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A Grammatical Dictionary of Botanical Latin

 
call-, calli-, callo-; also cal-, cali-, calo- [see note]: -callis, gen.sg. -callidis (s.f.III): in Gk. comp., beautiful, elegant, fine; blessed; adorned, as with beautiful things or attributes [> Gk. calli-, in Gk. comps. “gives the additional idea of beautiful to the simple word” (Liddel & Scott); > Gk. kallos,-eos (s.n.III), beauty, a beautiful object, also kalon, (s.n.II) > kalos,-E,-on (adj.) beautiful, fair; = Lat. pulcher,-ra,-rum (adj.A).

NOTE: the superlative of the Gk. adjective is kallistos,-E,-on > callistos.

NOTE: in compounds with the double ‘ell’ (call-): typically if both elements in a compound are Greek, then the notion is ‘beautiful.’ If both are Latin, then the notion of ‘thick, hardened, callose, callous’ is intended [> callus,-i (s.m.II), q.v., a callus or hardening]. Latin does not have a word ‘call-‘ or ‘cal-‘ meaning ‘beautiful.’

- callianthus, with beautiful flowers; callibotryus, with beautiful clusters; callicarpus, with beautiful fruits; callichromus or callichrous, beautifully colored.

NOTE: cal-, cali-, calo-: in Gk. comp.: kalli- is “the first part in compounds, where the notion of ‘beautiful’ is added to the simple notion: kalo- is later and less common: sometimes “like a mere adj. with its substantive, as kallipais = kalE pais.” (Liddell & Scott);

- calochromus, beautifully colored; caloneurus, beautifully nerved; calophlebius, beautifully veined; calophyllus, with beautiful leaves.

Caladenia, R. Brown. From kalos, beautiful, and aden, a gland ; in reference to the disc of the labellum being finely beset with glands (Paxton).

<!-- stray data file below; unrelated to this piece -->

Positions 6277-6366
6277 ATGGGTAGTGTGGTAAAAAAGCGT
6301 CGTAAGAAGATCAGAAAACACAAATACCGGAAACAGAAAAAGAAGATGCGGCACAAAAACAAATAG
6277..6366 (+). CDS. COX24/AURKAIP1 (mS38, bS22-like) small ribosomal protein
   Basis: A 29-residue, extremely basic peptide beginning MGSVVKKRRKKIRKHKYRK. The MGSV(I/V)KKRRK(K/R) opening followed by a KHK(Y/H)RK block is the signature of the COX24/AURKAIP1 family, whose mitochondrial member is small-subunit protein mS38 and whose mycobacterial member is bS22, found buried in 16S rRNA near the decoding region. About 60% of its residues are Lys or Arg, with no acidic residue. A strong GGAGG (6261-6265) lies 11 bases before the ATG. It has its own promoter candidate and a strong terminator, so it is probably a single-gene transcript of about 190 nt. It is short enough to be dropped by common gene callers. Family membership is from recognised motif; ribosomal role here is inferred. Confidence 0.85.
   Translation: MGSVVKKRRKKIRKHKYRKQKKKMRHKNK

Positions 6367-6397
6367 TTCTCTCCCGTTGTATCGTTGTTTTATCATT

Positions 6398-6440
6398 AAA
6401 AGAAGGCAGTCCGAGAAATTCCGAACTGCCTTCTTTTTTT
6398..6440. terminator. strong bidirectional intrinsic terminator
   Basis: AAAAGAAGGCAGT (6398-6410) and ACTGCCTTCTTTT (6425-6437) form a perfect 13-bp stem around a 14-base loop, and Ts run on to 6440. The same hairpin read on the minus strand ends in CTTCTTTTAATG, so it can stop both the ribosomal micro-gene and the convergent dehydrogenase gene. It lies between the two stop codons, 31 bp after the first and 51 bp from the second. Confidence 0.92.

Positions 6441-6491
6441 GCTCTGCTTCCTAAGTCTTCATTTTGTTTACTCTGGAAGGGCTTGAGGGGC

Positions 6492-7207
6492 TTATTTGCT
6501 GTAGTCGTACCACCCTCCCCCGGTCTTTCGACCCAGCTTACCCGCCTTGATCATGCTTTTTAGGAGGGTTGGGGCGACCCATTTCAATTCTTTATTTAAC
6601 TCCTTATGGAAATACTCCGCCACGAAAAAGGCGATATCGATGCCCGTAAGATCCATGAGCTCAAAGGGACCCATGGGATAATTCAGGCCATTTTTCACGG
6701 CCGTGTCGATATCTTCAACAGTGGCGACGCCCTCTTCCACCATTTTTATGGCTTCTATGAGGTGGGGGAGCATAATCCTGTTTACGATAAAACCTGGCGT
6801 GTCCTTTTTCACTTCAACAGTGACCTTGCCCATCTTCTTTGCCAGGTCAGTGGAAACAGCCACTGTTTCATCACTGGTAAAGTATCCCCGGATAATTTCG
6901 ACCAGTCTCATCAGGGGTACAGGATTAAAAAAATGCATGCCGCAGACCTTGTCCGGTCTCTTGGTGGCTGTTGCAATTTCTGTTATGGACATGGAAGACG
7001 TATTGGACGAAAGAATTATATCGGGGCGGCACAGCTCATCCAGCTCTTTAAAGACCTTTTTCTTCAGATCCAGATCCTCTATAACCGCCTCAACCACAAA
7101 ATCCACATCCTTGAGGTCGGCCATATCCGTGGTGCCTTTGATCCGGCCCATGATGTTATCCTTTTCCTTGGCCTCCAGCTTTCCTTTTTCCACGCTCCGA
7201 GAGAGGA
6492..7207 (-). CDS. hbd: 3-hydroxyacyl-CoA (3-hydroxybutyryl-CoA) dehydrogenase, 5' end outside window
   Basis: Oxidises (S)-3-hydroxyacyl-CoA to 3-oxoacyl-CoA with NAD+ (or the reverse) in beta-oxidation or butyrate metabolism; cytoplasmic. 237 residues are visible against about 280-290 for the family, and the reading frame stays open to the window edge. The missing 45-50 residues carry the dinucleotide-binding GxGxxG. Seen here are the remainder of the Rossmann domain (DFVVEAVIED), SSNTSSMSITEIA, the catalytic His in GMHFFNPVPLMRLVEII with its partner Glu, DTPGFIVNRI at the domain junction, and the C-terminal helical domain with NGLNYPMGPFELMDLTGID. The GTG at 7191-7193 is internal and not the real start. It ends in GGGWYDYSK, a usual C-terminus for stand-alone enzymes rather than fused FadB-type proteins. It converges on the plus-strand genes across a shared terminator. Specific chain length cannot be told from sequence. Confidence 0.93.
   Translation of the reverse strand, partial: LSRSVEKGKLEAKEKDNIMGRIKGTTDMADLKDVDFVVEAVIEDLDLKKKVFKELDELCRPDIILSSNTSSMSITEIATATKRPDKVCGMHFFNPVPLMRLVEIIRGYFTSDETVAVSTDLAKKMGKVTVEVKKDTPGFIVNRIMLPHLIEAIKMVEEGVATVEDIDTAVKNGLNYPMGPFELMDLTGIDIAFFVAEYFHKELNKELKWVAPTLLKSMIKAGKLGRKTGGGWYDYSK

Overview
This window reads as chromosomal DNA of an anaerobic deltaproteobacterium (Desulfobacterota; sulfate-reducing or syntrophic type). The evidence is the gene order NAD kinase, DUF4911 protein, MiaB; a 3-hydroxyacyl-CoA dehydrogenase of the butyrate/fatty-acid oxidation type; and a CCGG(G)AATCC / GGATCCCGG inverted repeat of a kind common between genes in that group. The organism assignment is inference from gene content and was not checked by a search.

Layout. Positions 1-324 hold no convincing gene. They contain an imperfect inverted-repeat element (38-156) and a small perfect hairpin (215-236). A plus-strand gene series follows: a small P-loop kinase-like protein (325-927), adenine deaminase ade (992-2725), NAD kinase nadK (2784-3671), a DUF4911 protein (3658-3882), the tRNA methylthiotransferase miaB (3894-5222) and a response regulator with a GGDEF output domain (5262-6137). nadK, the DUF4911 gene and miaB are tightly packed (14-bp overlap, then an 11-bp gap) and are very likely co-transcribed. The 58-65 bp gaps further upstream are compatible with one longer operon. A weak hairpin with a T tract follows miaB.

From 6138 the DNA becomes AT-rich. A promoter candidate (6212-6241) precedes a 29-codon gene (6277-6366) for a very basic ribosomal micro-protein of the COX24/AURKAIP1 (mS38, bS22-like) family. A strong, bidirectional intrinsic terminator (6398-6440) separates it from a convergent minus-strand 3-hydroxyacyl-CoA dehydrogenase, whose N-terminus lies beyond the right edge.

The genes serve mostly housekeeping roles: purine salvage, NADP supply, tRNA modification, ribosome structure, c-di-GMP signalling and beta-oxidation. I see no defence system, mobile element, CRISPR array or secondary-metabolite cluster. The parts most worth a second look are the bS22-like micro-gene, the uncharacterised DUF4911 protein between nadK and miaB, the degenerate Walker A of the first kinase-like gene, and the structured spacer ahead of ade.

Calamintha, -ae (s.f.I): the “old generic name meaning ‘beautiful mint’” (Fernald, 1950, now Satureja calamintha (L.) Scheele).

Calochortus,-i (s.m.II) Pursh. From kalos, handsome, and chortus, grass. Liliacece. This is a splendid genus of plants. (Paxton).

Calonyction. The circumstance of the flowers opening at night has suggested the derivation of the generic name, from kalos, beautiful, and nyx, night. (Paxton).

Calopogon,-onis (s.m.III) R. Br., > Gk. calos, beautiful + pogon, beard; Ptychostomum calophyllum, > Gk. calos, beautiful + phyllum, leaf.

Calothrix,-icis (s.f.III)”The name applies to the beauty of the filaments; and is taken from kalos, beautiful, and thrix, a hair” (Paxton).

Ptychostomum calophyllum, a species of moss with vivid red leaf borders and costa.

NOTE: in compounds with the double ‘ell’ (call-): typically if both elements in a compound are Greek, then the notion is ‘beautiful.’ If both are Latin, then the notion of ‘thick, hardened, callose, callous’ is intended [> callus,-i (s.m.II), q.v., a callus or hardening]. Latin does not have a word ‘call-‘ or ‘cal-‘ meaning ‘beautiful.’

Nouns ending in -callis,-idis (s.f.III):

Drymocallis (s.f.III), abl. sg.. Drymocallide, Wood beauty. Fom Gk. drymos, woods, and callos, beauty.

Hemerocallis (s.f.III), abl. sg. Hemerocalle. From hemera, a day, and callos, beauty; alluding to the beauty and duration of the flowers(Paxton); from the large flowers "collapsing and decaying after expending for a single day" (Fernald 1950).